Military recruiters are here to help

Jake Urbanski, Sports Page Editor

From time to time, military recruiters will visit the school during lunches. They set up a table with different memorabilia and packets for students interested in the military. One group that comes to the school is the US Army Harrisonburg Recruiting Center.

Staff Sergeant James Torbett has been serving with Army for almost eight years. Originally Sergeant Torbett was a cavalry scout and performed reconnaissance and counter-reconnaissance, but then he came down on orders to become a recruiter. He has been recruiting and visiting schools since July 14, 2014.

“Our goal for coming to Harrisonburg High School… and with all the schools around is just to build rapport with the students, help out in the community and get our our name and face out there, to where we are not just recruiters that are trying to take kids and put them in the Army or take individuals and put them in the Army, and send them off to War. We are actually here to help and we care about your futures, we don’t want you to be unsuccessful,” Torbett said.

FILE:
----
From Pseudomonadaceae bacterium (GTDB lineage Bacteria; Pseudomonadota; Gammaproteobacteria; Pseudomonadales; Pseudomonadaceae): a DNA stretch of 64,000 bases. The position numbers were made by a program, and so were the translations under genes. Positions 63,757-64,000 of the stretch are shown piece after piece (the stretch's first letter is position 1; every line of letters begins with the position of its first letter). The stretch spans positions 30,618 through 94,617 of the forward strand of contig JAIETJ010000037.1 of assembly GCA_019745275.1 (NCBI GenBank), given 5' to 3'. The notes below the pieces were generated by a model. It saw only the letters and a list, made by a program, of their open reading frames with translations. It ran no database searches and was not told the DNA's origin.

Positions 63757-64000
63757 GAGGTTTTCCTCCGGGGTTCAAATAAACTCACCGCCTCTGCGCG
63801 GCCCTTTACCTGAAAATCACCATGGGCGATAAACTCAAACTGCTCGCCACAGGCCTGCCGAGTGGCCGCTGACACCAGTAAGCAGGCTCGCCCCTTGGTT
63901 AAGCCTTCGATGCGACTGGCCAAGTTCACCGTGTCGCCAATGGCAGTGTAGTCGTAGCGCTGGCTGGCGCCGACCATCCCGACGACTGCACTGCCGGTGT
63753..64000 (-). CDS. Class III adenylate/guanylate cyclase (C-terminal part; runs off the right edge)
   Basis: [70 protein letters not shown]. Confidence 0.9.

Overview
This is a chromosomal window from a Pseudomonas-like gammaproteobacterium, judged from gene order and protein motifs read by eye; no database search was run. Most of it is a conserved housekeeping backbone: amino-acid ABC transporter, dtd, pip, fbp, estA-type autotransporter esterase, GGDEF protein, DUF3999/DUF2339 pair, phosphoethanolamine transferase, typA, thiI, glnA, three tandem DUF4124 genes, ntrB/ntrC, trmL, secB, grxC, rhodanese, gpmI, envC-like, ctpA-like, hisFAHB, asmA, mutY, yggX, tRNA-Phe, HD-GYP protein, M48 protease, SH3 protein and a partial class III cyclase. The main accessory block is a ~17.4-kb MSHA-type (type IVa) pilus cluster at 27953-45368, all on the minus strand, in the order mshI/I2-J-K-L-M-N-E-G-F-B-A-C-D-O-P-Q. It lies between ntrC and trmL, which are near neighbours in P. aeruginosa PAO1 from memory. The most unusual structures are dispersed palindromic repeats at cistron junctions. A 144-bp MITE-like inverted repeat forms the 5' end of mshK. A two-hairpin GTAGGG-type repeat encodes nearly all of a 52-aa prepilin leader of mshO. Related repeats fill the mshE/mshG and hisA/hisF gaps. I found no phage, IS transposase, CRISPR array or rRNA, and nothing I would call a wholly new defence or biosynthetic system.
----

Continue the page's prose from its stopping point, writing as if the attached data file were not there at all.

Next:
Part of the recruiter’s job is to make sure that they prepare their recruits for the Army. They make sure that they are physically fit and have the basic skills to succeed in the Army.

“We stay in contact with [the recruits] at least once a week. Generally, we like to get involved in their lives and help them grow professionally, prior to them leaving. We don’t want them to just come in, join the army and then teach them nothing before they leave. We want them to be prepared and know what they are fully getting into,” Torbett said.

In addition to professional growth, recruiters also prepare prospects physically. This is done through the future soldier program.

“We do physical training with them, that’s at future soldier training. We give them training on land navigation, [and] medical training on our first aid. [We teach] basic general Army knowledge, so a 24 hour clock or military time, phonetic alphabet, the Army rank structure. We just give them a broad overview of Army knowledge, that way they are better prepared,” Torbett said.

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